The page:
Janet Jackson has revealed that she suffered an "intense" battle with depression, which she linked to a childhood inferiority complex and societal racism and sexism.
In an essay in the latest issue of Essence, a magazine geared toward African American women, the 52-year-old pop superstar said that she has found joy after giving birth to her first child last year.
But the singer -- who became a superstar in her 20s with her blending of hip-hop into pop music and her elaborately choreographed live shows -- said that her 30s were "difficult years."
"The struggle was intense. I could analyze the source of my depression forever," she said, according to excerpts released Wednesday.
"Low self-esteem might be rooted in childhood feelings of inferiority. It could relate to failing to meet impossibly high standards. And of course there are always the societal issues of racism and sexism," she said.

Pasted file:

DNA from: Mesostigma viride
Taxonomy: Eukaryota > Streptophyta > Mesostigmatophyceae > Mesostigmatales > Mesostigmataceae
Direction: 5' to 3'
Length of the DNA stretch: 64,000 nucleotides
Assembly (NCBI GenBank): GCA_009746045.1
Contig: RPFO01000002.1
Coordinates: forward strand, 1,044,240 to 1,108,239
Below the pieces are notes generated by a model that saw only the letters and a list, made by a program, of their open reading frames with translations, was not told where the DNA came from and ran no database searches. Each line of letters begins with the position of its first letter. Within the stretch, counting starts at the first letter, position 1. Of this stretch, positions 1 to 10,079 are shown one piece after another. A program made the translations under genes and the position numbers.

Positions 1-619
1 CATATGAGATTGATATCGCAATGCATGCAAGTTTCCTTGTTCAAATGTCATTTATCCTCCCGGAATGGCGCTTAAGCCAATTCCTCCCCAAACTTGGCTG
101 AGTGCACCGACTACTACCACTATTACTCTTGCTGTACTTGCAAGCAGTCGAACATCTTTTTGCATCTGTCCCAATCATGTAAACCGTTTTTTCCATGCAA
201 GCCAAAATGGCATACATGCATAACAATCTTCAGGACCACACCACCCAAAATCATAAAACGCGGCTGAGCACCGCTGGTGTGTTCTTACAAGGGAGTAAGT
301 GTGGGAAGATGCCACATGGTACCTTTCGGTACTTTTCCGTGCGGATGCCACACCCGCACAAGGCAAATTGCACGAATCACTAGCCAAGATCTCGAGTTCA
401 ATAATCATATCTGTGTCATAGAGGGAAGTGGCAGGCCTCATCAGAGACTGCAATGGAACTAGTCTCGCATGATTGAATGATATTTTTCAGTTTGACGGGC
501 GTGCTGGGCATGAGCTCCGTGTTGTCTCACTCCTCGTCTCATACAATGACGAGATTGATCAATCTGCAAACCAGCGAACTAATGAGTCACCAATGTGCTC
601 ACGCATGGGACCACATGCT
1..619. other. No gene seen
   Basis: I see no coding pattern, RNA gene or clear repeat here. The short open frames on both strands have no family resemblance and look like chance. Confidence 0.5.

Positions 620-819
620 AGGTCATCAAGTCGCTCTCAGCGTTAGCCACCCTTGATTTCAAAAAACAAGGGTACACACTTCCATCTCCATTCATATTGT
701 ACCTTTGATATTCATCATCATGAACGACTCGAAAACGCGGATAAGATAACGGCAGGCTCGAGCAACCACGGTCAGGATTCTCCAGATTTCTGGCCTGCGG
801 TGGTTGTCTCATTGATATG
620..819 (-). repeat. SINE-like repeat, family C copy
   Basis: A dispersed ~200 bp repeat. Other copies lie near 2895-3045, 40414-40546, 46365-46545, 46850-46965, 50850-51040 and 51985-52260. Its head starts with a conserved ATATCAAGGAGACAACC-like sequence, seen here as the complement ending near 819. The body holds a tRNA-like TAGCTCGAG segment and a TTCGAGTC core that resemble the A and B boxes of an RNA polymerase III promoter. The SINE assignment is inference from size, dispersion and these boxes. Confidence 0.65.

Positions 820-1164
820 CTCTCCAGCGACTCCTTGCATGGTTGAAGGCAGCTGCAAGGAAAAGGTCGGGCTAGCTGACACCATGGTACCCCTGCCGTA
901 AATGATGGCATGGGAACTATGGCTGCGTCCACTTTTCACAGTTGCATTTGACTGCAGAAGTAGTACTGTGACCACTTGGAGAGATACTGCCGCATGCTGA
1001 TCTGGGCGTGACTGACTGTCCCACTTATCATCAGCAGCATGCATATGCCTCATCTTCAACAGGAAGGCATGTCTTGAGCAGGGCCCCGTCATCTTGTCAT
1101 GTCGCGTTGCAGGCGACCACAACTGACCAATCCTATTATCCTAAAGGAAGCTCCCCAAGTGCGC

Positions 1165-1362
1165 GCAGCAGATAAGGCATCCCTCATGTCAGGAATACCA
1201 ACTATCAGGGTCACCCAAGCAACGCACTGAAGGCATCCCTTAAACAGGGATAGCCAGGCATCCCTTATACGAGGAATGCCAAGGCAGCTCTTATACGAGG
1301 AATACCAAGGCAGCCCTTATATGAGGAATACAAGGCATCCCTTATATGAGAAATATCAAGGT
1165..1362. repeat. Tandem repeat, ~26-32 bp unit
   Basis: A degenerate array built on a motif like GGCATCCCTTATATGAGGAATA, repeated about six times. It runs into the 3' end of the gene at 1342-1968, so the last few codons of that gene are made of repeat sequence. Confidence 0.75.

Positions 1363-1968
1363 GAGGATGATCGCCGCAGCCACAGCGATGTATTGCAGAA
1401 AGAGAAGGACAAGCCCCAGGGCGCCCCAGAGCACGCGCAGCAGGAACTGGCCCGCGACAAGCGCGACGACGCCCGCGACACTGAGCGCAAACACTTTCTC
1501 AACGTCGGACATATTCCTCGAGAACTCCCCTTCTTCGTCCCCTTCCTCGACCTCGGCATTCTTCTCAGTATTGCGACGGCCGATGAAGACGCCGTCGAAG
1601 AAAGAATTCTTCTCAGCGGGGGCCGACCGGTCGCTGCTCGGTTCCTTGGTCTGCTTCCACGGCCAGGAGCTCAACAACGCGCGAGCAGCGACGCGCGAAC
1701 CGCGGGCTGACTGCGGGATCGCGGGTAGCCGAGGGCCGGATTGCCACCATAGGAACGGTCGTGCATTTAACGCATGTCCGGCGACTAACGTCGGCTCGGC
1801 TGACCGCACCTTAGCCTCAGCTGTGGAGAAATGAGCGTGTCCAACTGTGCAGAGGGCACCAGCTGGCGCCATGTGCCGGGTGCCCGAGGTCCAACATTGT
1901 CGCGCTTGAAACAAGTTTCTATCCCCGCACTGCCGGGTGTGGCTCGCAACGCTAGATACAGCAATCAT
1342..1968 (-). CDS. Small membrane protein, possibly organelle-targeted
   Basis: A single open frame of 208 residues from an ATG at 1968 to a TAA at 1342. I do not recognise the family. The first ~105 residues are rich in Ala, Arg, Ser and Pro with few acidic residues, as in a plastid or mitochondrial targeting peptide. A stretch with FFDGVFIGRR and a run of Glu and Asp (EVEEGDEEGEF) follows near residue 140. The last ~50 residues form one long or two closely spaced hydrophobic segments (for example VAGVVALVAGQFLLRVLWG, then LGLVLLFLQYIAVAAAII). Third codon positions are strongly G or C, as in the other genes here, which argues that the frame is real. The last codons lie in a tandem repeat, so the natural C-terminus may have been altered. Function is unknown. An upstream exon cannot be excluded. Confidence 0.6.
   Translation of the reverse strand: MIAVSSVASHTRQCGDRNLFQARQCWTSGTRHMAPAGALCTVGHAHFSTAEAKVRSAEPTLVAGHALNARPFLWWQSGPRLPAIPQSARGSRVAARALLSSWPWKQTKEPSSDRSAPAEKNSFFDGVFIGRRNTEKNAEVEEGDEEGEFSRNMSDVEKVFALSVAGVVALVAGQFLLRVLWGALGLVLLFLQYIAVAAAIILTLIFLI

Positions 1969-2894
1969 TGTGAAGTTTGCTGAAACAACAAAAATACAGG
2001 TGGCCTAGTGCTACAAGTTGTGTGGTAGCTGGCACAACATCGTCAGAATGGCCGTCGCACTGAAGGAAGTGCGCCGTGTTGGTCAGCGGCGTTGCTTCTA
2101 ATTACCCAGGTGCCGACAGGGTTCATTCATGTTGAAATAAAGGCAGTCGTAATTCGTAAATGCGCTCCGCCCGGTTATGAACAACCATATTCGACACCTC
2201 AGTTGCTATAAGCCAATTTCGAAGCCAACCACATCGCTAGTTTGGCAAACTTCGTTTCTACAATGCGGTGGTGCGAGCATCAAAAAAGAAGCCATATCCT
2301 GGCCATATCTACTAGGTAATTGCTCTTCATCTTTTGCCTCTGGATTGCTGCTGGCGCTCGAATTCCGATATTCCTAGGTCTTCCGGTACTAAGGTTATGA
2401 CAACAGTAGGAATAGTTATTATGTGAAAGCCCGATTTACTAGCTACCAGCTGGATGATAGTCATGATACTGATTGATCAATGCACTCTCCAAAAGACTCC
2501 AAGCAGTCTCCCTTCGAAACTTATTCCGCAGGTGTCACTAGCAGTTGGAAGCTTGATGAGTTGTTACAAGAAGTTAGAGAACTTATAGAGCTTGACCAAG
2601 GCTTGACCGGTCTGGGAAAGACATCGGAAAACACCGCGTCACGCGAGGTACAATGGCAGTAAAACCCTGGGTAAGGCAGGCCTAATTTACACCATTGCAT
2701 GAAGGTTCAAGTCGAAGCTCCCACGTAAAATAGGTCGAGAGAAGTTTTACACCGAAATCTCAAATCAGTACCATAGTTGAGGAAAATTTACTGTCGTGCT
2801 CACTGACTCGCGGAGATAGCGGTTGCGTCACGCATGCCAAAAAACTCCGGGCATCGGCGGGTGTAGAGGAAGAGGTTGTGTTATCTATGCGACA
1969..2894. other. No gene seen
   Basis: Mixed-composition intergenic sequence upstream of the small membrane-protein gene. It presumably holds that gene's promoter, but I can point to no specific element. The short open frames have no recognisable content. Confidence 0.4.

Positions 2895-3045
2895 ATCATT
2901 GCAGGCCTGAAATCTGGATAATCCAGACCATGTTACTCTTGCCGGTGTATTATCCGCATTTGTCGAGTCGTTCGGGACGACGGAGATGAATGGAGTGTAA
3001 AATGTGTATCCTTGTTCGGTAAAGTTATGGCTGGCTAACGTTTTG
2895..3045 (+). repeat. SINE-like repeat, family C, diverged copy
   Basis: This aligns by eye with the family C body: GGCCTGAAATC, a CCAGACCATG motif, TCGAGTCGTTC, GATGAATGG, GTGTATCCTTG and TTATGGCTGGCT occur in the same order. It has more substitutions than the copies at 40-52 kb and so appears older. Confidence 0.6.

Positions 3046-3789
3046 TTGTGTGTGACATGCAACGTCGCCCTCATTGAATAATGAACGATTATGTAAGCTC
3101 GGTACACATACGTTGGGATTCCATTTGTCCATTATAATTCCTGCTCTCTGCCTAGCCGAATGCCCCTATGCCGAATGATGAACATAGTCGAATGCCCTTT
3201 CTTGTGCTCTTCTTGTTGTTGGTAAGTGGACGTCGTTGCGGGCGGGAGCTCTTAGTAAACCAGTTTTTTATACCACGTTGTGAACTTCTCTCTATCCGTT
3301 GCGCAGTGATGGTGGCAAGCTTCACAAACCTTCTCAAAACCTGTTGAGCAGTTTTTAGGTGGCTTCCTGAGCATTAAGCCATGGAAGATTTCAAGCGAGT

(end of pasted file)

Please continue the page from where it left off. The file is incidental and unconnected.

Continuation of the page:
"Put it all together and depression is a tenacious and scary condition. Thankfully, I found my way through it."
The younger sister of King of Pop Michael Jackson, who also battled depression and anxiety, Janet Jackson returned with an album in 2015 and then abruptly suspended her tour.
She gave birth to her first child, Eissa, at an unusually late age and soon afterward announced her split with the boy's father, her third husband Wissam Al Mana, a Qatari tycoon.
Essence announced that Jackson would headline a festival affiliated with the magazine next month in New Orleans.
She is also set to play later in July at Panorama, which is staged in New York by the promoters of Coachella, the major festival in California.